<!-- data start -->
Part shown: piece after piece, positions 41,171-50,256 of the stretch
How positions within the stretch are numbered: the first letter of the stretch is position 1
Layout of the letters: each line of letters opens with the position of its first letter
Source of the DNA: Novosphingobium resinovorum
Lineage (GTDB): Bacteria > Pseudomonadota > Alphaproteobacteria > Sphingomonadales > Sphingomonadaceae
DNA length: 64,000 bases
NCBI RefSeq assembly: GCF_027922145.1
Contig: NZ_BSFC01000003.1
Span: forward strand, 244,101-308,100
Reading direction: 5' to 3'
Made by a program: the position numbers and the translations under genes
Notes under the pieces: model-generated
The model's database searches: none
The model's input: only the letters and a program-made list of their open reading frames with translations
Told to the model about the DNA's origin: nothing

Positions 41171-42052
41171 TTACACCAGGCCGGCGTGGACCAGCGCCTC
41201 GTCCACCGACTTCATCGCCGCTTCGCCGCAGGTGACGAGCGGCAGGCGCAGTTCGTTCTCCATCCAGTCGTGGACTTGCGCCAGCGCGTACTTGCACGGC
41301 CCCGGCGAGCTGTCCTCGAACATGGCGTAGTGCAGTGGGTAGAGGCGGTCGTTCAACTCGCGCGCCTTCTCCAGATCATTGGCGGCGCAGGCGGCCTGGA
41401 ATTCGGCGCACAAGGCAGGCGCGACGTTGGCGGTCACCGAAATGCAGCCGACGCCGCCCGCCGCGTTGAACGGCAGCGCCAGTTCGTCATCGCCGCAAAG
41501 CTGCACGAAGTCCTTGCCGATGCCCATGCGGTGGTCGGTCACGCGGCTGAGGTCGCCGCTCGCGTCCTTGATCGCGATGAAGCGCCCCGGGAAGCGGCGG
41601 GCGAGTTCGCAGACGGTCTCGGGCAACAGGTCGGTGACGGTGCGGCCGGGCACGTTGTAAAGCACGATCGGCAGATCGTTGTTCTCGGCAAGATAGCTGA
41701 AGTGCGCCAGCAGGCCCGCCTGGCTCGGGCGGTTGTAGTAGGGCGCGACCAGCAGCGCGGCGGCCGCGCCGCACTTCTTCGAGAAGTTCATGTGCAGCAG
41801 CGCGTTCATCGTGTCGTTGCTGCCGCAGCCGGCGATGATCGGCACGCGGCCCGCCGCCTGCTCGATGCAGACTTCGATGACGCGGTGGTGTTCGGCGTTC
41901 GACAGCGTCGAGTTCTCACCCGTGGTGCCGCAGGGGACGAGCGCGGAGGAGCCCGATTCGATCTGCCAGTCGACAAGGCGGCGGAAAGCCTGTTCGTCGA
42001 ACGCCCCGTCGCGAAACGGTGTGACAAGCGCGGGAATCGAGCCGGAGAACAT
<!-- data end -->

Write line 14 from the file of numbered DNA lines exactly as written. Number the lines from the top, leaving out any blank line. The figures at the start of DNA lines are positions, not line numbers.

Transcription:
The model's input: only the letters and a program-made list of their open reading frames with translations